Problem #5: Not Enough Light. It's particularly important in the living room, where we often spend quite a bit of time. However it's a tricky space to strike the right lighting balance, thanks to the many different functions the living room serves. Small homes are often lacking natural light because of two reasons: Builders know that windows are expensive, and they also know that they take up valuable wall space, and well, there's only so much of that in a small space already. Solutions: Don't take up too much valuable floor or table space with lamps. Choose recessed, wall-mounted, hanging or shelf-mounted lighting. Floor up-lighting is also a great way to enhance a small space. When decorating a small living room that doesn't have a lot of natural light, choosing light shades of flooring, furnishings, walls and decor can do a lot to brighten your space.
Blur those lines, paint doesn't have to be pedestrian so get creative with how you apply your chosen colours and you could end up with a truly individual look. Layer an accent colour over the top of a base colour and dry-brush half way up the wall to create a dip-dye effect. From ombré to watercolour washes, the two-tone trend shows no signs of fading away. Go deep, Create a brooding sense of intrigue by painting your walls and surfaces in a dramatic shade. Dare to use darker shades of paint – it may feel like a risky move but, in the right context, shadowy tones come into their own. Use a deep grey to add moody sophistication to a library or cosy nook. Create an entire backdrop that blends in by painting a radiator and a wall of shelves to match and bringing in a carpet in the same colour. Deep turquoise, jade green, true pink, amethyst, citrine and emerald. This group of gorgeous colours work naturally together for a vibrant, non-clashy mix. Offset them with black, grey and white to create a successful scheme. Walls painted in a flat steel grey let you use jewel tones fearlessly on fabrics and accessories.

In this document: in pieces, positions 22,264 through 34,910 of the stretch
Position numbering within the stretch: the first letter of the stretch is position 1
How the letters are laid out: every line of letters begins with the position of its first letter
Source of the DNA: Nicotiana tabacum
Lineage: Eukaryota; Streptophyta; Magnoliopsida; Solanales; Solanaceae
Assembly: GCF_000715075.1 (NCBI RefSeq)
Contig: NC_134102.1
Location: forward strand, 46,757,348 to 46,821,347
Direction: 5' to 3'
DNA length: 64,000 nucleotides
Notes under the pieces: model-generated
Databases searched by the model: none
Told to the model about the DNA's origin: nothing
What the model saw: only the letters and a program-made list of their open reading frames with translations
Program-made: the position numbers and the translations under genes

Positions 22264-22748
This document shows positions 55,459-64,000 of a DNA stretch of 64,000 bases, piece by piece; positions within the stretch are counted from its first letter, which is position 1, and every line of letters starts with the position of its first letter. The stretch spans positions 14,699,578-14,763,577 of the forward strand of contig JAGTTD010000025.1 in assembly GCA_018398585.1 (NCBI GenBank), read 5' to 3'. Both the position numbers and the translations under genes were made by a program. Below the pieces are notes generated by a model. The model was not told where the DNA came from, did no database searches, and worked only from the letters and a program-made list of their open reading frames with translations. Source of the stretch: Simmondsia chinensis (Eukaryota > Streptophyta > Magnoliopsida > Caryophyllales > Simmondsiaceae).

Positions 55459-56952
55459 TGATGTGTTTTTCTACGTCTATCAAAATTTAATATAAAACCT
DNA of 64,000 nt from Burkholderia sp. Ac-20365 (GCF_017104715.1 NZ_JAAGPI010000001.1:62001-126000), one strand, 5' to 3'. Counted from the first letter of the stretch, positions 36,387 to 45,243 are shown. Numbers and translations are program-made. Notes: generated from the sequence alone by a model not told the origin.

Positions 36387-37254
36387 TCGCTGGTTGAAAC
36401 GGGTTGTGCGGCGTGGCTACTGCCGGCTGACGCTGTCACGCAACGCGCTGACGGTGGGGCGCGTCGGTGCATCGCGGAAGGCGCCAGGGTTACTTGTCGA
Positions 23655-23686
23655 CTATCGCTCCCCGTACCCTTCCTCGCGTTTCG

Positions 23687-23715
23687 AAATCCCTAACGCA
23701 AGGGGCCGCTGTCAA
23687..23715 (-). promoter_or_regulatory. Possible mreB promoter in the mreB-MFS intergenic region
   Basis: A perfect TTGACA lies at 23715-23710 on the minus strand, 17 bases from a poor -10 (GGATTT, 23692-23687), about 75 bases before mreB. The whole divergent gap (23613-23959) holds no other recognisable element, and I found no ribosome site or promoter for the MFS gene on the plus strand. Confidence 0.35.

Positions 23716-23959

Too much symmetry and your living room may feel more like a place of formality – which is fine if that's what you're going for. But for most, the living room is where you should feel comfortable kicking your feet up in your PJs. Using angles to arrange your furniture asymmetrically can help to make the room feel easier on the eyes, and not so rigid as you glance around the room. Leaving a little room between different items of furniture (and space between furniture and walls) will give more of an illusion of space, rather than squeezing everything together. You might be able to “fit more in” but you do this at the risk of making the space feel cramped which in turns make the room look smaller. Empty space contributes to the illusion of more space.
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